[whatwg] finding a number...

Charles McCathieNevile chaals at opera.com
Wed Dec 13 06:58:09 PST 2006

On Wed, 13 Dec 2006 19:43:10 +0530, Mikko Rantalainen  
<mikko.rantalainen at peda.net> wrote:

> Charles McCathieNevile wrote:
>> On Wed, 13 Dec 2006 13:17:14 +0530, Henri Sivonen <hsivonen at iki.fi>  
>> wrote:
>>> On Dec 13, 2006, at 08:32, Charles McCathieNevile wrote:
>>>> possible *and no simpler* - this is too simple. Maybe assuming you  
>>>> can  parse numbers out of text is just a dumb idea as a normative  
>>>> part of a  spec.
>>> The attributes always work for any language. For English, the   
>>> textContent works as a *bonus*. It isn't that the spec fails to work  
>>> for  non-English. It is just that a particular *redundant* bonus  
>>> feature  doesn't work for non-English.
>>  The problem with this is that it means copying code the natural way   
>> doesn't work for some non-english speakers, and they have to read the  
>> spec  or guess why. [...]
> I think that "they have to read the spec" is a bonus, too.

Yeah, except it turns out to be wishful thinking of the kind WHATWG tries  
strenuously to avoid :( And where the problem is that people who  
habitually use conventions for numbers, it turns out that many of them  
don't really read english documents or mailing lists either...

> Perhaps the parser could be specified as follows:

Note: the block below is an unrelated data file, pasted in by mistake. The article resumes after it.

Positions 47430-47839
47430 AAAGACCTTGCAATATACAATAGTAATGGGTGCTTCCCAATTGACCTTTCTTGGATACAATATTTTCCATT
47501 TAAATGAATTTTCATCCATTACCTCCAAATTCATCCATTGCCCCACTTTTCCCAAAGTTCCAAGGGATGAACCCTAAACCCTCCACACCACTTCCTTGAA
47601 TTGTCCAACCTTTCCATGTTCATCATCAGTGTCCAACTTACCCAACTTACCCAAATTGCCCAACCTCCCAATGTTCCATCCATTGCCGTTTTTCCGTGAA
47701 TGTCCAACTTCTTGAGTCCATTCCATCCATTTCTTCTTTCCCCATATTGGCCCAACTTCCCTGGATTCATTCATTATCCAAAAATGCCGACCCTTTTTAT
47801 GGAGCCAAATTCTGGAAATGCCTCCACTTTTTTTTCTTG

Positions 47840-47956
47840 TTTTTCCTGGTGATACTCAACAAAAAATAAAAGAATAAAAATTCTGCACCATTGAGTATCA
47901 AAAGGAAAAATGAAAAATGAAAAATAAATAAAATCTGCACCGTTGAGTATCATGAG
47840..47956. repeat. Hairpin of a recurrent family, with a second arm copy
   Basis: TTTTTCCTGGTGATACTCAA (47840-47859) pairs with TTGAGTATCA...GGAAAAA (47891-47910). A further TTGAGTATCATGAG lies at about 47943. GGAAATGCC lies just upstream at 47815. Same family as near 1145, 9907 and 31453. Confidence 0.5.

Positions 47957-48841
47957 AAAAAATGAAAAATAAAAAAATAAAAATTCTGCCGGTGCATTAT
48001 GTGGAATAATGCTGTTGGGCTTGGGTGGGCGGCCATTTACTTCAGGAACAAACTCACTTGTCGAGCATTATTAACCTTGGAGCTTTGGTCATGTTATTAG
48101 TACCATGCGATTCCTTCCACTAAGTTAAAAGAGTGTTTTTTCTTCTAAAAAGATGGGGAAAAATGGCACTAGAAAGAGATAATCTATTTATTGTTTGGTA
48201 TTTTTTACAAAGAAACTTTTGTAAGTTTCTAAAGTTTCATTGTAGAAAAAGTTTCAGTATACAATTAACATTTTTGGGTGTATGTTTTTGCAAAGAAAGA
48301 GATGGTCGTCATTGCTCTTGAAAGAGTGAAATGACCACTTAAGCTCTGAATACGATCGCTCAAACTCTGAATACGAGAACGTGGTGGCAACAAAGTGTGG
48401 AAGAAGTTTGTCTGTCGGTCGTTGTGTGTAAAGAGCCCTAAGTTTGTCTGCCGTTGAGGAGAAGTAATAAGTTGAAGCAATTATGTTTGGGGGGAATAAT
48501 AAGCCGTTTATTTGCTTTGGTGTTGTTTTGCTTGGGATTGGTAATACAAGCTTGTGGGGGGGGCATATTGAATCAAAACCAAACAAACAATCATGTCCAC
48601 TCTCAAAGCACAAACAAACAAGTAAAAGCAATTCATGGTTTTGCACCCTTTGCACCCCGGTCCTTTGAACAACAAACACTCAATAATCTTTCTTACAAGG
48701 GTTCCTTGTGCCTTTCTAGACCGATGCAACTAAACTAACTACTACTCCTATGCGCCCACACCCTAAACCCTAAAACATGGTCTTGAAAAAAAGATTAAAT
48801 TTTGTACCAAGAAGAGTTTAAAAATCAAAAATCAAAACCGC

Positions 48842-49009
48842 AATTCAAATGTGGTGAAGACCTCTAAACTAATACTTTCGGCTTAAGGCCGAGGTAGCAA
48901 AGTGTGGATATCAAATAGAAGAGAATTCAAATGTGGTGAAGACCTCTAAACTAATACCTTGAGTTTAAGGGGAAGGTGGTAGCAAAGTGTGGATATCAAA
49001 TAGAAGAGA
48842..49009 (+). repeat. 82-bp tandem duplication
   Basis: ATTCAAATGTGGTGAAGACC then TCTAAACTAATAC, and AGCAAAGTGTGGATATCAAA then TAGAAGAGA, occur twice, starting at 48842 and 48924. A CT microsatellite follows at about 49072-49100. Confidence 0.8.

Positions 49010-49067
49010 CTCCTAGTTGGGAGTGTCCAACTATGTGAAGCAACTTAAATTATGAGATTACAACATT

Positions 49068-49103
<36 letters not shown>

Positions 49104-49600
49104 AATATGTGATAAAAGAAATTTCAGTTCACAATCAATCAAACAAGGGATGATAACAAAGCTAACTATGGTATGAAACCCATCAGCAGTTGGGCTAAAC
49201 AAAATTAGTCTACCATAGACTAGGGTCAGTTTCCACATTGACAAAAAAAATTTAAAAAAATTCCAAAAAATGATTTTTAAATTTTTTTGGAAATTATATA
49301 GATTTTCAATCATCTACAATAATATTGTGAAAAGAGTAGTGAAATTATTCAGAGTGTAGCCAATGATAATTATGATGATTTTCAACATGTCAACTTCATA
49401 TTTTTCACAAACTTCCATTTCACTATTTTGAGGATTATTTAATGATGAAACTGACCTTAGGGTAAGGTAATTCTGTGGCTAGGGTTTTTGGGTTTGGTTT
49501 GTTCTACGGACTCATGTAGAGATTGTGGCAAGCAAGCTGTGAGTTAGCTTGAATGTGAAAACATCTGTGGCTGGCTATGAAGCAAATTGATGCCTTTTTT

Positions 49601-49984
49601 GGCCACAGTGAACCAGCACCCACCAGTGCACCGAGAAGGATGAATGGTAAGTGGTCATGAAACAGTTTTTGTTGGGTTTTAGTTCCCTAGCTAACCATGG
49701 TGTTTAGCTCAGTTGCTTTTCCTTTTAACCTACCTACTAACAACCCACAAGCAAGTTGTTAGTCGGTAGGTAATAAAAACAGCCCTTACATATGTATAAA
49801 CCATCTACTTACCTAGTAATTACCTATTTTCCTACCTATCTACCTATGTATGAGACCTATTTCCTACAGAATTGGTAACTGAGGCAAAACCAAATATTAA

> regexp for "numeric value" is [0-9 ,.]
> scan the numeric value backwards from end
> first character matching regexp [,.] is the decimal separator
> This would correctly interpret numbers such as
> 1,251,152.124
> 634.46
> 453.436.346,235

  This last is the important use case that the existing method fails.

> 23 236 435 123,121
> It would fail for numbers such as
> 1,234,456.789,012
> 1.234.456,789.012
> but that such formats used in any locale?

Not that I know of. Formats I know of use ".", "," or " " as seperators  
for integer amounts, and "," or "." for decimal seperators. The only  
seperators I know of inside the decimal part are "-", "e" and "E". I can  
imagine someone using the notation for web content in a meter, but I am  
not sure that it is likely.

Of course there are a handful of other types of numbers. One thing that is  
helpful is that in hebrew and arabic, numbers are written LTR even though  
the rest of the text isn't. I am not sure about other LTR languages -  
apparently there are a couple of Indic ones. On the other hand, since I am  
going to meet a handful of people this weekend who specialise in  
publishing for the Indian government, in at least their 22  
constitutionally official languages, I will try to remember to ask. One  
thing that is unhelpful is that in some languages numbers are written  
using ordinary letters. Although I suspect this use is very rare on the  
web, as I believe it is pretty much archaic in the relevant languages.

This is, of course, going down the path of specifying internationalised  
number picking - something that some people are ust dead against.



   Charles McCathieNevile, Opera Software: Standards Group
   hablo español  -  je parle français  -  jeg lærer norsk
chaals at opera.com          Try Opera 9 now! http://opera.com

More information about the whatwg mailing list